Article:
With Hutchinson and Ojabo now plying their trade in the NFL, the alpha role was passed down to Morris, who leads the Wolverines in both pressures (35) and sacks (seven) so far this season. With his 6-foot-6, 292-pound frame, Morris is significantly bigger than his predecessors but has tormented opposing offensive lines to a similar degree. Minter uses Morris as a traditional edge rusher, a hand-in-the-dirt interior rusher, and even drops him into coverage at times on zone pressures.
Morris missed the win over Illinois with a lower-body injury he described as a tweak during a radio appearance last week. He’s expected to be in uniform this weekend, though it’s unclear whether he’ll have the same explosiveness he’s shown all season.
Ohio State safety Lathan Ransom: The arrival of new defensive coordinator Jim Knowles from Oklahoma State ushered in a transformation that has improved the Buckeyes from 59th in total defense a year ago to ninth this season. Penn State and Maryland are the only teams to score more than 21 points against Knowles’ toughened, more fundamentally sound unit.
Among the keys to the defensive turnaround is Knowles’ use of three safeties on the field at the same time, with Ransom, Ronnie Hickman and Tanner McCalister — who followed his former coordinator from Oklahoma State — becoming impact playmakers in the box, in the slot and in the deeper portions of the field most often associated with their positions. The trio has combined for five interceptions, three sacks, six passes defended, two forced fumbles and one fumble recovery.
Ransom, a junior, might be the most versatile of the safeties given how many places he’s lined up this season. His 490 defensive snaps have been split between alignments in the box (212 snaps), slot corner (100 snaps), wide corner (14 snaps) and free safety (156 snaps), according to Pro Football Focus). Opposing offense have thrown Ransom’s way 25 times this season, and while 17 of those passes were completed — a 72% clip much higher than coaches would like — the completions only gained 112 yards and haven’t produced a touchdown. Quarterbacks have an NFL passer rating of 64.1 when throwing at Ransom, and that’s good enough for No. 2 in the OSU secondary behind McCalister at 51.6.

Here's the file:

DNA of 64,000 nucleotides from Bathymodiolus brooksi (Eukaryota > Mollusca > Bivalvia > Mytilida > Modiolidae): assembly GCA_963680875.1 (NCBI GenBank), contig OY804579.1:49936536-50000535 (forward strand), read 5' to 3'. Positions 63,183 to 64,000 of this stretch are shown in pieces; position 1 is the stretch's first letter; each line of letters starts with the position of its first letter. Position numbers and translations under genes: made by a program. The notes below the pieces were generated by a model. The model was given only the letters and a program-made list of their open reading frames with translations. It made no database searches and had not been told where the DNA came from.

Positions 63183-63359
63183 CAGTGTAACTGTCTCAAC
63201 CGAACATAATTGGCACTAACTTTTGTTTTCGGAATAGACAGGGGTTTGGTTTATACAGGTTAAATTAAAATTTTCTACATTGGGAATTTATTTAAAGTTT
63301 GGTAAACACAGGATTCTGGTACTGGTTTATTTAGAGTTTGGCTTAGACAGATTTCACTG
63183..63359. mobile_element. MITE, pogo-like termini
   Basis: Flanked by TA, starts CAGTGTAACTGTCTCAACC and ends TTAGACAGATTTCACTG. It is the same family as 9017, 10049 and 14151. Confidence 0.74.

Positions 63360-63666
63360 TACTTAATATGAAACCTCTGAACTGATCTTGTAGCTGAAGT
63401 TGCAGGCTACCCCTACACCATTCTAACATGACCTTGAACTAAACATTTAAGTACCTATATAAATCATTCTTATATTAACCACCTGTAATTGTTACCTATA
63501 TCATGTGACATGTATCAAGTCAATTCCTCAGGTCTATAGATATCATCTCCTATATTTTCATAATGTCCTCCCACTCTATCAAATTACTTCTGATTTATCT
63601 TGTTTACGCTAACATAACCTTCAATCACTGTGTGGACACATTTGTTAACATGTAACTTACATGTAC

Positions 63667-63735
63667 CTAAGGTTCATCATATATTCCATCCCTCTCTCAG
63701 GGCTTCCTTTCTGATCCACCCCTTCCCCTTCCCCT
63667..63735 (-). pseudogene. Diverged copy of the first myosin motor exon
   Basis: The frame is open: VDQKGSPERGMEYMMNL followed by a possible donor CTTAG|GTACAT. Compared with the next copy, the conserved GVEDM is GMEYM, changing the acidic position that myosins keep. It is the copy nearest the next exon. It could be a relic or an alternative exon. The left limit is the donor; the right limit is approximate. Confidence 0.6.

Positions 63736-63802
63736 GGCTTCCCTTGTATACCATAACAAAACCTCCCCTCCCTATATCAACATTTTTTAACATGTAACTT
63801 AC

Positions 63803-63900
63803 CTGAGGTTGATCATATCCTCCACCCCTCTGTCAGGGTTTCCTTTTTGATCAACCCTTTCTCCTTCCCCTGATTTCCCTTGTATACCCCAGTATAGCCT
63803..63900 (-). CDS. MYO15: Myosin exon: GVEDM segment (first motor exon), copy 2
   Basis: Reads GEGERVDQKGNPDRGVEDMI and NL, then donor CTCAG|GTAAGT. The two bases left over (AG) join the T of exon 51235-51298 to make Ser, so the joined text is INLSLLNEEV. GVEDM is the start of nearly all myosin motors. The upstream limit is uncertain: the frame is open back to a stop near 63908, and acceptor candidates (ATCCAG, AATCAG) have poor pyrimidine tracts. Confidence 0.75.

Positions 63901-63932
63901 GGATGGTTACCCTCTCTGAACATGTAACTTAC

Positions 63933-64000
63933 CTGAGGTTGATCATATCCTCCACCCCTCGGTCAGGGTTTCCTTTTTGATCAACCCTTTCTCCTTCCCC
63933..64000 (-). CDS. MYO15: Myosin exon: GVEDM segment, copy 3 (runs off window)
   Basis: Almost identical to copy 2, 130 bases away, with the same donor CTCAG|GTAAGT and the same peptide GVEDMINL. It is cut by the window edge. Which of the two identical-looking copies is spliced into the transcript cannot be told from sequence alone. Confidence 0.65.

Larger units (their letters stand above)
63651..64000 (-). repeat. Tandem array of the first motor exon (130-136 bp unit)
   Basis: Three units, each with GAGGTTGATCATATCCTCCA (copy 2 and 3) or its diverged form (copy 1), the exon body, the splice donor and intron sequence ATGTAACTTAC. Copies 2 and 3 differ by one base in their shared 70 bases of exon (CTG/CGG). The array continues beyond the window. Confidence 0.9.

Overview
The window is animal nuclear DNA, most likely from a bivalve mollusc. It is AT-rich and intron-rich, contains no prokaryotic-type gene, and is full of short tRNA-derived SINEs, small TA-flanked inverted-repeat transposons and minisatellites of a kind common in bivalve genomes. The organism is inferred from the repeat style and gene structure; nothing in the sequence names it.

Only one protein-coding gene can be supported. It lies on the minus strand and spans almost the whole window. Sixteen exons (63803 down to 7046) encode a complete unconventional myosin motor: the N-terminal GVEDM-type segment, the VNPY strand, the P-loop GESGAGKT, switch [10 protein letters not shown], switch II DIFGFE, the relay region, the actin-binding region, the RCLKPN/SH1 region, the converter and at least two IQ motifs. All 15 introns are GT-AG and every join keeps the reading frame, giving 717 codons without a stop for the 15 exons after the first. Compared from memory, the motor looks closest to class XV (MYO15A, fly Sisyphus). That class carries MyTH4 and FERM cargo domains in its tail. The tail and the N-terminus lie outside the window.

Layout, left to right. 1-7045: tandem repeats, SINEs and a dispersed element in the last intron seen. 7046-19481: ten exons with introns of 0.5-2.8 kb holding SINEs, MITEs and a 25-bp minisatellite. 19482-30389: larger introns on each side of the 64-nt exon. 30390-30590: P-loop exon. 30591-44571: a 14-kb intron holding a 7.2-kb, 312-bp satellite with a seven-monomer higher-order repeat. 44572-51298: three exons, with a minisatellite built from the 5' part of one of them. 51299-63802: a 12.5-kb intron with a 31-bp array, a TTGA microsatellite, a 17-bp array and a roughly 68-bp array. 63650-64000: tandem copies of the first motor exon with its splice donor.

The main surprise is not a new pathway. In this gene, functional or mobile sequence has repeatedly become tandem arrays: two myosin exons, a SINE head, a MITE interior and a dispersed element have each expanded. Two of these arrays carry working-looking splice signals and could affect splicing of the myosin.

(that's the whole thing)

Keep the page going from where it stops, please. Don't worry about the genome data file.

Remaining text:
He also blocked a punt during last week’s win over Maryland.
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Michigan center Olu Oluwatimi: The transfer from Virginia has been preparing for Saturday’s game with a heavy heart following the horrific mass shooting at his former school in which three football players were killed. In addition, Harbaugh told reporters Oluwatimi’s father recently underwent a successful procedure to remove a brain tumor. As important as the showdown with Ohio State may seem, Oluwatimi’s mind is being pulled in multiple directions.
On the field, Oluwatimi’s stellar play has taken an already talented offensive line to a new level in 2022. He is the ninth highest-graded center in the country among players with at least 700 snaps, according to PFF, with a run-blocking mark that ranks eighth nationally and a pass-blocking mark tied for 24th — all of which exceed what last year’s center Andrew Vastardis did in a very solid campaign. Oluwatimi has yet to allow a sack this season and has surrendered just five quarterback hits.
“He has the strength of 10 men,” Harbaugh said after the win over Illinois. “I have so much admiration for him and I will forever be proud to be his friend.”